Sculpture features prominently in the IVAM
s exhibit programmes, as well as in its collections. This is hardly surprising in a centre that houses the greatest works by outstanding sculptors, such as Julio González, Gerardo Ruego, or Miquel Navarro.
From the dawning of the last century, sculpture broke drastically with its past and its tradition, in a similar way that painting did. Profound scientific advancements and their effects on industrial progress, as well as contributions by philosophers and thinkers, had a great impact on the development of modern sculpture, leading in time to a great variety of trends.
At the beginning of the 20th Century, sculpture was stripped of the monumental dimension that it held until then. However, today we are witnessing the development of a new kind of monumental sculpture: in our cities, in our natural habitats, sculpture is now one of the most powerful symbols of innovation and transformation of our surroundings. Nonetheless, there is no doubt that the introduction of industrial materials, such as iron, the inception of abstract trends, investigation of the void or the disappearance of pedestals were the keys to the creation of the new languages of contemporary sculpture.
The exhibit La escultura en la Colección del IVAM (Sculpture in the IVAMs Collection) unveils the major achievements and challenges that this discipline has faced throughout the 20th Century. For that reason, the exhibit discourse is set as a non-chronological route that leads through the creative and imaginative spaces that sculpture has explored in the last and the present century.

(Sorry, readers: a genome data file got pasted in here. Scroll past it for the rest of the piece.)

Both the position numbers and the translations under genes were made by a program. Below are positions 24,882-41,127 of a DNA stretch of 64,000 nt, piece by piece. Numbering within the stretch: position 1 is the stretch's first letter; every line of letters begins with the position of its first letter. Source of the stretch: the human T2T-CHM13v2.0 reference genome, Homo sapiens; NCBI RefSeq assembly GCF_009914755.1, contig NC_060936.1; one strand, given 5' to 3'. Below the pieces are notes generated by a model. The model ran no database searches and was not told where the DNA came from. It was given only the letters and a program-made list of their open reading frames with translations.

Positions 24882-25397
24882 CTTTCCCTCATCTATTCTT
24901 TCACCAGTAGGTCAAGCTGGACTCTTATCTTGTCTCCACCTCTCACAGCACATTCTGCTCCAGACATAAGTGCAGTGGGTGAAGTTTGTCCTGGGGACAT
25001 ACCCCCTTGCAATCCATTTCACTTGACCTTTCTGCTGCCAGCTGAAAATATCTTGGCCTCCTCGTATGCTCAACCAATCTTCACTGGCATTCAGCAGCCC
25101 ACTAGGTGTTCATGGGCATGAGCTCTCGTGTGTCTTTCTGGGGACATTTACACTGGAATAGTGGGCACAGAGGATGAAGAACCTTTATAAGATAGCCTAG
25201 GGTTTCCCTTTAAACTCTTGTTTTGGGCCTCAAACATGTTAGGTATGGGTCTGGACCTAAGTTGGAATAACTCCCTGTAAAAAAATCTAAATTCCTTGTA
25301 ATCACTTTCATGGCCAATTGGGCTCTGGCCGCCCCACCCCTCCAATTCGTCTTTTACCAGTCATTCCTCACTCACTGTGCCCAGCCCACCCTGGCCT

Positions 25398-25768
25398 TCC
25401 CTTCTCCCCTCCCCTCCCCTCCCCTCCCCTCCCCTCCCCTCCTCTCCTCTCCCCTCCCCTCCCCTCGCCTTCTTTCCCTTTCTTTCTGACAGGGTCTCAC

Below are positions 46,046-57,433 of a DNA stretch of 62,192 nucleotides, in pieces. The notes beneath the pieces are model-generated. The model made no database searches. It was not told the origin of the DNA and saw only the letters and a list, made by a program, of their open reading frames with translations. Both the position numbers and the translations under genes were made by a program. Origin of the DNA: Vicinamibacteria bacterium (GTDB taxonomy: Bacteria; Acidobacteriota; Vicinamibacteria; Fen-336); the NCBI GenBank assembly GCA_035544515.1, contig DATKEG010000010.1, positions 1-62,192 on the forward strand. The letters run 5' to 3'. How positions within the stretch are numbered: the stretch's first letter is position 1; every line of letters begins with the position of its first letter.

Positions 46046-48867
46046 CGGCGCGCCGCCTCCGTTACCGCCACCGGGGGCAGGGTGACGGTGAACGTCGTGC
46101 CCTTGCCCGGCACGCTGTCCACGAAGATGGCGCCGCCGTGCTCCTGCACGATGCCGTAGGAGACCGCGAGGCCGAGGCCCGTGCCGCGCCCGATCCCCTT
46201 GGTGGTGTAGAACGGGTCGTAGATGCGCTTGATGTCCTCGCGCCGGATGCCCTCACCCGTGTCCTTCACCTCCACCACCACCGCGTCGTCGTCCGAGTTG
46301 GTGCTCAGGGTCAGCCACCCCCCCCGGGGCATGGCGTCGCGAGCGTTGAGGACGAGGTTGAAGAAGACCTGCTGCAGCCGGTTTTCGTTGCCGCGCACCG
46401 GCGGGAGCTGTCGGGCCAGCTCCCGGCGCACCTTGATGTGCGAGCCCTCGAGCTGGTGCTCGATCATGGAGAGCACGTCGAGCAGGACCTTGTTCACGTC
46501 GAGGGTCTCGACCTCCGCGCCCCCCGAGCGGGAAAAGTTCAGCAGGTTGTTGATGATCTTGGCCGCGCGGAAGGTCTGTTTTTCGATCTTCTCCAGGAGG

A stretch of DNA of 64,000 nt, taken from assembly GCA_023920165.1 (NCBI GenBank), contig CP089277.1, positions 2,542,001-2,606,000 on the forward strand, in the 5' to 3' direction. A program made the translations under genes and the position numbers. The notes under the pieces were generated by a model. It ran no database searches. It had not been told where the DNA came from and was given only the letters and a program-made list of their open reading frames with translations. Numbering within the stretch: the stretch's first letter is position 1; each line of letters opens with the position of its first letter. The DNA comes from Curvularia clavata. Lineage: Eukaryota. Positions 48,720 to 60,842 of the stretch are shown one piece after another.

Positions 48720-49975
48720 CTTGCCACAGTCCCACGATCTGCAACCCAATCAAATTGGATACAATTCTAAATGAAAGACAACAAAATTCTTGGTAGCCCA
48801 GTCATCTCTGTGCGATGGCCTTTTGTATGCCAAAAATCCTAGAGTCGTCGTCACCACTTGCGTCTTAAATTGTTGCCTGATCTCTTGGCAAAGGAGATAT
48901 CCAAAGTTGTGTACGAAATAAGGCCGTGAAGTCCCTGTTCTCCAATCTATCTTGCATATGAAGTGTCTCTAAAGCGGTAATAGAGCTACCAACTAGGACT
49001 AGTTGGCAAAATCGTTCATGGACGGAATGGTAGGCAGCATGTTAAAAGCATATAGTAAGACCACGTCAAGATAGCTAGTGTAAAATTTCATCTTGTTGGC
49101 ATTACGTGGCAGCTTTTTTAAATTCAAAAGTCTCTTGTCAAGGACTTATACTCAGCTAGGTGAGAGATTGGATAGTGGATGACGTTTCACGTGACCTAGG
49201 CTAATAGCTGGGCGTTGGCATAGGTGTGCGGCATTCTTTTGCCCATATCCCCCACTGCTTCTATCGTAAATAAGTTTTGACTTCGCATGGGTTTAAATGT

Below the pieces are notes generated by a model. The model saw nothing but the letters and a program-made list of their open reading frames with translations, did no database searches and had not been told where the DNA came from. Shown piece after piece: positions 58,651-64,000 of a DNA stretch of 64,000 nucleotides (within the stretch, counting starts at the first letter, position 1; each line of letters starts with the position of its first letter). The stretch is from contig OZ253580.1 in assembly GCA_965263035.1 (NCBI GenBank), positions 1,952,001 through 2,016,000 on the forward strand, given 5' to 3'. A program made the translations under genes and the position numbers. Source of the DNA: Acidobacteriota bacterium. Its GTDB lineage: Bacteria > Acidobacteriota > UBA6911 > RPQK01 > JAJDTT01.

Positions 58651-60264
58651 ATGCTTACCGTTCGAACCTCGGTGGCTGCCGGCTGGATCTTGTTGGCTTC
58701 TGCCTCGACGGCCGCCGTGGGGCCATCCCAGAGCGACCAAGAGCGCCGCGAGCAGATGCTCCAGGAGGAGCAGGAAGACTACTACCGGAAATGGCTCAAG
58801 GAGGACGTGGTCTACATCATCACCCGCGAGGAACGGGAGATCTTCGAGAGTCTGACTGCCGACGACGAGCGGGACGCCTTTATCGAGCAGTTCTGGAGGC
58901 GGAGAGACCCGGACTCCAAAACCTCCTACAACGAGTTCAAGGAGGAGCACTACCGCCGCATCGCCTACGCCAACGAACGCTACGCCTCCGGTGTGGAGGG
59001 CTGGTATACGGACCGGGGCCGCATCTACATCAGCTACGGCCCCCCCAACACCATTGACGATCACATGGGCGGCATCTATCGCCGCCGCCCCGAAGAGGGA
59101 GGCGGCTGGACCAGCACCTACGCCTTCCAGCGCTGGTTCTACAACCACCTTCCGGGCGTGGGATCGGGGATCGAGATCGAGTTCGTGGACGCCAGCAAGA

The first chapter deals with ancient carving as an artistic technique that the avant-garde recovered, and the also archaic theme of motherhood, stemming from its centrality in Julio Gonzálezs production.
A second chapter opens with a group of sculptures that tackle the phenomenon of the disappearance of pedestals. These works rest on other surfaces, such as the floor, the walls, or the ceiling.
A third stage of this display analyzes the deep connections between sculpture with a constructive character, and architecture.
Three-dimensional plastic research on representations of the human body plays an important role in this exhibit. Hieratical figurative sculptures, busts, and heads interact in the unveiling of mysterious metaphors.
The last section of the display analyzes sculpture as an assembly process and the aesthetics of matter.